5 things you didn’t know about migrant workers in Singapore

5 things you didn’t know about migrant workers in Singapore

Since the start of Circuit Breaker, migrant workers in Singapore have been thrust into the spotlight in our fight against COVID-19.

Yet in the past months, it’s heartening to see Singaporeans step up in their support towards migrant workers. During the crisis, we’ve witnessed how a young Singaporean built a translation portal overnight for medical teams treating migrant workers, and a recent campaign backed by the Ministry of Culture, Community and Youth’s Our Singapore Fund, named “Welcome In My Backyard” (Wimby) was launched to welcome migrant workers to housing estates.

We’ve also been hearing a lot of comments and suggestions on how we can improve the lives of our migrant workers – from housing them in alternative housing facilities, to reducing the number of persons in one apartment to letting them have their own rooms. Perhaps it’s time for us to understand them better, before starting to plan for changes for them, don’t you think so? Now, how well do you know them, I ask.

Do you remember the Sunday scenes along Little India, where you feel awkward seeing hundreds of South Asian males crossing roads while holding each other’s hands? Or think that their living conditions are horrible because they have to sit on the floor to dine, instead of dining comfortably on proper dining tables? Guess what, holding hands is their way of expressing the closeness and endearment they have for friends, and they prefer to dine sitting on floors because it makes them feel more at home! Here are 5 other things you don’t know about our migrant workers:

  1. They put your gym subscription to shame
Migrant workers keeping fit at Westlite dormitory. Photo credits: Westlite Accommodation

Ever wondered why migrant workers are so fit and some even so lean and muscular? Not only do they flex their muscles at work, but they also enjoy building their six-pack abs in the gym at their dormitories after work! To them, staying healthy and exercising is a pastime. Of all the facilities at the workers dormitories, the gym is one of the most used facilities. During this period, migrant workers must have missed the gym as much as, or even more than we did!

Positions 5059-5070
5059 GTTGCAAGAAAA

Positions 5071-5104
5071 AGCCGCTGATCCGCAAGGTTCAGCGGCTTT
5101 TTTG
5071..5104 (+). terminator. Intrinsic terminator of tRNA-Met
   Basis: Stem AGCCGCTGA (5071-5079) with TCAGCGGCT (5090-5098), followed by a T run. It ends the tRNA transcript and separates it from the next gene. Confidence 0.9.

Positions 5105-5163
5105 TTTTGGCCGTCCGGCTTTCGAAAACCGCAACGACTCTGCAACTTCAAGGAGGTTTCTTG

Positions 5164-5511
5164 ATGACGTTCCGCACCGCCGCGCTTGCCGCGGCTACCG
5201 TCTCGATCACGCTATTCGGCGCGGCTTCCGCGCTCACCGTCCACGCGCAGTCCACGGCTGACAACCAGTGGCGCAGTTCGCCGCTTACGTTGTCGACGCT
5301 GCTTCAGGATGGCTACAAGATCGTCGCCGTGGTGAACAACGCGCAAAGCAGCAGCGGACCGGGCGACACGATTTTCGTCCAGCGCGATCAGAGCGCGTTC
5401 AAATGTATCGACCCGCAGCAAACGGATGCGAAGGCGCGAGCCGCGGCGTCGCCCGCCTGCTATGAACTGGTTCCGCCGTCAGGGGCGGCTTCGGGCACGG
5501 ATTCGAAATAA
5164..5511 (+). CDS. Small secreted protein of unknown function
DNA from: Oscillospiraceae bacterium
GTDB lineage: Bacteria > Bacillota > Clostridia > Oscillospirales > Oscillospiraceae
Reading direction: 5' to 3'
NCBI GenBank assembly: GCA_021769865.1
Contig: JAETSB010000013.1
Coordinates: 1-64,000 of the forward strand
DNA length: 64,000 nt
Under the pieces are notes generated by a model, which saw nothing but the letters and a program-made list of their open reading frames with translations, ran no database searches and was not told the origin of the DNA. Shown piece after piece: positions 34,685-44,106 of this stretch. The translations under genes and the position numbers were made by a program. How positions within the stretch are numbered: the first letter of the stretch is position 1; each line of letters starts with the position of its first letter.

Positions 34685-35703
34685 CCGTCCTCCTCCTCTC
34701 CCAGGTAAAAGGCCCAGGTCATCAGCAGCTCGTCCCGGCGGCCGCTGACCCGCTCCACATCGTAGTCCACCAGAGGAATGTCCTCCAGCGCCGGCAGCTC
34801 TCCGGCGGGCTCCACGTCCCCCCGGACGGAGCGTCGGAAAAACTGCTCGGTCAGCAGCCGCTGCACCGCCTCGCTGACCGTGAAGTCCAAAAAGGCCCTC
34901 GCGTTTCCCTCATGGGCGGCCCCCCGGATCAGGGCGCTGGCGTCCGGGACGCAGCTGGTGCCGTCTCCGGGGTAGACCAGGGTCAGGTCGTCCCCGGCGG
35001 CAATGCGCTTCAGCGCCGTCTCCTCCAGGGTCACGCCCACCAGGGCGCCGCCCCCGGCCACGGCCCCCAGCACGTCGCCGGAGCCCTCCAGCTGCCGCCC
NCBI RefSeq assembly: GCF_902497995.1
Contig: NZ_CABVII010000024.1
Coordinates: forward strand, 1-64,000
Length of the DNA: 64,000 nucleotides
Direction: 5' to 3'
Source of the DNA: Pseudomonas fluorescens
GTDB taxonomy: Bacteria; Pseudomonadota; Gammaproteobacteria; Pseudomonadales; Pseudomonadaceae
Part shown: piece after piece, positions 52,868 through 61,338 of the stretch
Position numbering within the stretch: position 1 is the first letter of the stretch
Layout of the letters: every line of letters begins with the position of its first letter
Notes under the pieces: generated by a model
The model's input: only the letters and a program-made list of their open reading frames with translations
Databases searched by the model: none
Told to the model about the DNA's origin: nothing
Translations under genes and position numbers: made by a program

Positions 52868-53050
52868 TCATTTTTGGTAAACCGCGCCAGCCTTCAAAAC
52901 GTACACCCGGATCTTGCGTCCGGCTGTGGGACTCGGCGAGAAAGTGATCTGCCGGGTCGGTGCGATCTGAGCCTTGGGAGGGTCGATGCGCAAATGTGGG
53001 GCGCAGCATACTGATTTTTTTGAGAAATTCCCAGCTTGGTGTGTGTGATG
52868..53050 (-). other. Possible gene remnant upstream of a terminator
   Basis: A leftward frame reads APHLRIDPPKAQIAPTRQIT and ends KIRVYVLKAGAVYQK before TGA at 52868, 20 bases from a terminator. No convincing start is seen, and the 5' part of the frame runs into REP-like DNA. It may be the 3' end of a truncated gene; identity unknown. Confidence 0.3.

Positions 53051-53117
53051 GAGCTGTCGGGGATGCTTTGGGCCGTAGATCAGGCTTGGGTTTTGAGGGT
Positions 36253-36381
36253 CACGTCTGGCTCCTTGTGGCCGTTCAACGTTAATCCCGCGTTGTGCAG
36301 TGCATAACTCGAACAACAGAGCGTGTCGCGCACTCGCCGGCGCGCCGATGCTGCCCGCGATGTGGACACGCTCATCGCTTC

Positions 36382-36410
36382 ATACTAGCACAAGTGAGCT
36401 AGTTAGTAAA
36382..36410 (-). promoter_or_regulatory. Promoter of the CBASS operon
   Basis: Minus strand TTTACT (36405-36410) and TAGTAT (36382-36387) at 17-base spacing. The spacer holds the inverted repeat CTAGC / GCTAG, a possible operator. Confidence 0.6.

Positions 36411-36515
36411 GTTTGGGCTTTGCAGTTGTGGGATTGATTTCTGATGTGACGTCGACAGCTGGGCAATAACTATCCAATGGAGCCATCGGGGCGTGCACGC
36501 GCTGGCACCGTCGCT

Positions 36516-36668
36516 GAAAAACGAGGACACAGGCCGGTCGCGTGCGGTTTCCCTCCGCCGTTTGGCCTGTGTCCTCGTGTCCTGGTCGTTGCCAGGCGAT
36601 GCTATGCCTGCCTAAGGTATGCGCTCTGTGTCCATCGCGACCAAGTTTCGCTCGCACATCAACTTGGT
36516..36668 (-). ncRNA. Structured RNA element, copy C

1. They love to hang out at recreational centres
Cricket tournament 2018 organised by Jurong Police Division and JTC at Tuas Recreation Centre. Photo credits: Singapore Police Force

Little India and Mustafa Centre are not the only places that migrant workers love to socialise with their friends. Before COVID-19, they would “jio” their friends for movie screenings and friendly cricket matches at  JTC Recreation Centres and engage in friendly football matches. These recreation centres are spread out across a few locations in Singapore and are situated near workers dormitories so they could easily access their facilities. While events and activities at the recreation centres may not resume anytime soon, migrant workers have been kept entertained by livestream concerts, classes and fun DIY activities organised by Project Dorm.

  1. They call Singapore ‘Home’ too!
Migrant workers were part of the mass karaoke session to our national song “Home”

When Singaporeans came together and lit up the entire nation with our voices on 26th April, swaying and singing to our national song “Home”. Little is known that migrant workers were part of the mass karaoke session as they whistled and cheered in unison at the same time as we did. Even as they do not fully know the lyrics, they were wholeheartedly cheering the nation on in spirit. Perhaps this could be their way of saying, “I love Singapore too”.

  1. They have secret talents like many of us do!
Bikas Nath, winner of the 2016 Migrant Worker Poetry Competition. Photo credits: New Naratif

Migrant workers may be full-time construction workers but unbeknownst to many of us, they have a hidden flair for poetry, photography and film-making. Zakir, a Bangladeshi construction supervisor, is a two-time winner of the Migrant Worker Poetry Competition. Before he was tested positive for COVID-19, he voluntarily spent his time rallying donations with grassroots initiatives and organised distribution of supplies. He hopes that literature can change locals’ views of migrants and inspire migrants to look beyond themselves. Like most of us, migrant workers have aspirations and put their talents in their free time to good use.


  1. Sleeping on hard boards or mattresses? You’ll be surprised by their choice
A peek into worker dormitories! Photo credits: Ministry of Manpower

Migrant workers actually prefer to sleep on beds without a mattress, even if the latter is more comfortable and can be provided by the dormitory operator. And though some dormitory rooms are ventilated with ceiling fans, a non-wool surface is much cooler especially in a hot climate like Singapore.

Because residents are also responsible for cleaning their living areas, doing away with a mattress means they can save more time on cleaning and store some of their personal items. For these reasons, some dormitories have customised the bed boards with reinforced acrylic instead of wooden planks for easier wipe-down and to prevent mould or infestation.




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